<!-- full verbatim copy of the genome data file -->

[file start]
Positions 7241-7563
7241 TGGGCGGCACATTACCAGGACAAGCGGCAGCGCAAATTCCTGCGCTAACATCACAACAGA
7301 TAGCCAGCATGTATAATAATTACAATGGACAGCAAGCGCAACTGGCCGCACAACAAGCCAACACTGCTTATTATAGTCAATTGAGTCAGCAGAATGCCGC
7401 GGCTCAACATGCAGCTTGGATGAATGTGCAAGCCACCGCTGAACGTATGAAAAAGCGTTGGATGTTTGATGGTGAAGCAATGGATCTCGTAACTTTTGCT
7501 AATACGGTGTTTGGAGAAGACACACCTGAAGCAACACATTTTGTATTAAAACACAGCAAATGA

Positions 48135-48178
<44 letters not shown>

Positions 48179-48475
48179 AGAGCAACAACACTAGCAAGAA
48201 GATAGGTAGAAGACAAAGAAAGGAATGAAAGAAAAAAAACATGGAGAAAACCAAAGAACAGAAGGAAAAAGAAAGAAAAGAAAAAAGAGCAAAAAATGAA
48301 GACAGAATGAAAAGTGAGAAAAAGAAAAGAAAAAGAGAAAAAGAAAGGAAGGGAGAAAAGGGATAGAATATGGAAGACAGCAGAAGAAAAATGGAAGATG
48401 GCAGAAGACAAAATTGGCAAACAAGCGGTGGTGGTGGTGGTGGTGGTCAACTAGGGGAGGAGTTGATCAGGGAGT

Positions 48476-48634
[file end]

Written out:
Positions 7241-7563
7241 TGGGCGGCACATTACCAGGACAAGCGGCAGCGCAAATTCCTGCGCTAACATCACAACAGA
7301 TAGCCAGCATGTATAATAATTACAATGGACAGCAAGCGCAACTGGCCGCACAACAAGCCAACACTGCTTATTATAGTCAATTGAGTCAGCAGAATGCCGC
7401 GGCTCAACATGCAGCTTGGATGAATGTGCAAGCCACCGCTGAACGTATGAAAAAGCGTTGGATGTTTGATGGTGAAGCAATGGATCTCGTAACTTTTGCT
7501 AATACGGTGTTTGGAGAAGACACACCTGAAGCAACACATTTTGTATTAAAACACAGCAAATGA

Positions 48135-48178
<44 letters not shown>

Positions 48179-48475
48179 AGAGCAACAACACTAGCAAGAA
48201 GATAGGTAGAAGACAAAGAAAGGAATGAAAGAAAAAAAACATGGAGAAAACCAAAGAACAGAAGGAAAAAGAAAGAAAAGAAAAAAGAGCAAAAAATGAA
48301 GACAGAATGAAAAGTGAGAAAAAGAAAAGAAAAAGAGAAAAAGAAAGGAAGGGAGAAAAGGGATAGAATATGGAAGACAGCAGAAGAAAAATGGAAGATG
48401 GCAGAAGACAAAATTGGCAAACAAGCGGTGGTGGTGGTGGTGGTGGTCAACTAGGGGAGGAGTTGATCAGGGAGT

Positions 48476-48634